How health care reform will affect wellness initiatives Featured

7:00pm EDT December 26, 2010

One of the big questions arising from national health care reform is how wellness programs and disease prevention initiatives will be affected.

The comprehensive health care reform legislation includes a robust array of provisions promoting wellness and prevention. Sally Stephens, president of Spectrum Health Systems, says the bill creates a new emphasis on fitness, physical activity, good nutrition and disease prevention — all designed to keep people out of the hospital.

“One of the fundamental challenges facing health care reform is taking a system that has focused on sick care and shifting it to one focused on wellness and prevention,” Stephens says. “By reforming our system to focus on fighting and preventing chronic disease, we have a huge opportunity. We can save hundreds of billions of dollars and dramatically improve the health of Americans.”

Smart Business spoke with Stephens about how health care reform will affect wellness.

How will the new health care reform affect wellness and prevention initiatives?

There are several provisions in the new health care reform that affect wellness:

  • The new reform will provide grants for up to five years to small employers that establish wellness programs beginning in 2011.
  • It will provide technical assistance and other resources to evaluate employer-based wellness programs, as well as conduct a national survey of worksite health policies and programs to assess employer-based policies and programs within two years of enactment.
  • The new reform will permit employers to offer employees rewards in the form of premium discounts, waivers of cost-sharing requirements or benefits that would otherwise not be provided of up to 30 percent of the cost of coverage for participating in a wellness program and meeting certain health-related standards. Employers must also offer an alternative standard for individuals for whom it is unreasonably difficult or inadvisable to meet the standard. The reward limit may increase to 50 percent of the cost of coverage if deemed appropriate effective 2014.
  • Last, the new reform will establish 10-state pilot programs by July 2014 to permit participating states to apply similar rewards for participating in wellness programs in the individual market and expand demonstrations in 2017 if effective.

In addition, the law requires chain restaurants and food sold from vending machines to disclose the nutritional content of each item within one year of enactment.

What do businesses need to know about health care reform?

The law will require qualified health plans to provide, at a minimum, coverage without cost sharing for preventive services recommended by the Preventive Services Task Force. These include recommended immunizations, preventive care for infants, children and adolescents, and additional preventive care and screening for women.

Employers will also be faced with the decision to keep their current health plan in place (a grandfathered plan) or choose to offer a qualified health plan that could cost more. If a new qualified plan is offered, it must comply with all new insurance market reforms, including the new IRS nondiscrimination rules. An employer may also choose to terminate coverage.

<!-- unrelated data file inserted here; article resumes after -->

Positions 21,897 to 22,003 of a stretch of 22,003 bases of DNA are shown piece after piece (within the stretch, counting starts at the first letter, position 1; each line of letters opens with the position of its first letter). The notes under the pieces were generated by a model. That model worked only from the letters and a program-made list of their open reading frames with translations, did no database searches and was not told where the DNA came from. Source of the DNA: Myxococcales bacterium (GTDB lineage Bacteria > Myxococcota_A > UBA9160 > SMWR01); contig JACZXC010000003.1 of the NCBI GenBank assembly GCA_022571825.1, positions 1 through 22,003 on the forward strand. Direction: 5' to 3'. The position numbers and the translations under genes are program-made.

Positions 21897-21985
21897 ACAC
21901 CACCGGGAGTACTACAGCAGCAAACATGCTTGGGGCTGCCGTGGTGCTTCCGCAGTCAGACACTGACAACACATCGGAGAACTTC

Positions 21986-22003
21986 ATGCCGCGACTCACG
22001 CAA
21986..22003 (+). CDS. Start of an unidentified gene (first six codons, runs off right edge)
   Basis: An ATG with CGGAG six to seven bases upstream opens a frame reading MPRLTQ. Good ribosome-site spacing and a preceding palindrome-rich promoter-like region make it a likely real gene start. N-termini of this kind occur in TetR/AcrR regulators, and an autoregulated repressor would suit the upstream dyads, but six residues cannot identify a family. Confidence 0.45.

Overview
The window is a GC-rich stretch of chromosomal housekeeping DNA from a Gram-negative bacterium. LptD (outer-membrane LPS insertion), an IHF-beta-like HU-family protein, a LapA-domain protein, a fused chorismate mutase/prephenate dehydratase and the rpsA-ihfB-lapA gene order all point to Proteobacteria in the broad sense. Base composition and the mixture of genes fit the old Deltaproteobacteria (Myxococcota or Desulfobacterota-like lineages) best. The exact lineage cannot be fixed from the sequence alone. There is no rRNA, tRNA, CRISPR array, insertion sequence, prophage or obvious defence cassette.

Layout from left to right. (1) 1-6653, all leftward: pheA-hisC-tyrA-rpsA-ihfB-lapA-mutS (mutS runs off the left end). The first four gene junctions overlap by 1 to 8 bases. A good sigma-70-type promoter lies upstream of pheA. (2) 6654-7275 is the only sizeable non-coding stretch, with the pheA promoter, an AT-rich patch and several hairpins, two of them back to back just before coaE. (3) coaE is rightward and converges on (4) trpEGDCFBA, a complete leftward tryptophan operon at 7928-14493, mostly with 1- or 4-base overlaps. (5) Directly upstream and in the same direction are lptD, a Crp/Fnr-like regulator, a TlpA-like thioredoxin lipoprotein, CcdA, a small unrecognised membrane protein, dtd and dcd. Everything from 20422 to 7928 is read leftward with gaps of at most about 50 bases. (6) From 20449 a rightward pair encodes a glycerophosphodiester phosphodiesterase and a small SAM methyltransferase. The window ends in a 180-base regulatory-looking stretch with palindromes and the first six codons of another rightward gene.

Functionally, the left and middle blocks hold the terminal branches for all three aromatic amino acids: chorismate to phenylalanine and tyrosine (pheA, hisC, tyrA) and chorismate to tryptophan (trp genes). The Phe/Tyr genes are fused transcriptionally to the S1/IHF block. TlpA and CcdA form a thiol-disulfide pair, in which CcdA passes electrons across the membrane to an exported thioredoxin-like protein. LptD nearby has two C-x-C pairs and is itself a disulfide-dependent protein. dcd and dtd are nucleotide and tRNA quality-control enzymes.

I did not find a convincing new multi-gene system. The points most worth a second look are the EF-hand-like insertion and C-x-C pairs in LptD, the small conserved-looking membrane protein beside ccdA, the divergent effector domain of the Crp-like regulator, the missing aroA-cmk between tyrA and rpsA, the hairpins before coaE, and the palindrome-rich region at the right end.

The new law will not affect an employer’s ability to offer voluntary worksite benefits such as accident, disability, vision or dental plans, as well as cancer and hospital indemnity insurance.

Another provision includes limits of $2,500 on health flexible spending accounts. Anything above this amount will now be taxable as gross income.

Why should businesses consider implementing wellness or preventive initiatives?

The reasons are numerous. Employers have the opportunity to educate and inform workers of the importance of wellness, thus driving both overall employee health and productivity while keeping high medical costs at bay. Productivity losses related to personal and family health problems cost employers $1,685 per employee per year. Promoting wellness can help prevent those illnesses and injuries by encouraging proactive health practices.

Healthier employees can also create a competitive advantage for an employer because they are absent from work less often. And finally, healthy employees are more productive, which helps the business’s bottom line.

How does health care reform help businesses implement wellness or prevention programs?

Provisions in the new health care reform will accelerate the evolution of health promotion. The bill will develop a national health promotion plan, enhance health promotion research and provide technical assistance to enhance evaluation of workplace health promotion programs. And grants to pay a portion of the cost of a comprehensive workplace wellness program will be available to small employers that may not have had the resources to implement programs in the past.

As mentioned earlier, employers will be able to offer premium reductions of up to 30 percent to employees who meet certain health criteria. The law allows employers to establish greater accountability among their employees.

While there is still much debate regarding health care reform, there is no question that it presents an opportunity to change the paradigm. We have the opportunity to give our citizens access to a 21st century health care system — one that is focused on preventing obesity and disease, and that helps us live healthy, active, productive lives.

Sally Stephens is president of Spectrum Health Systems. Reach her at (317) 573-7600 or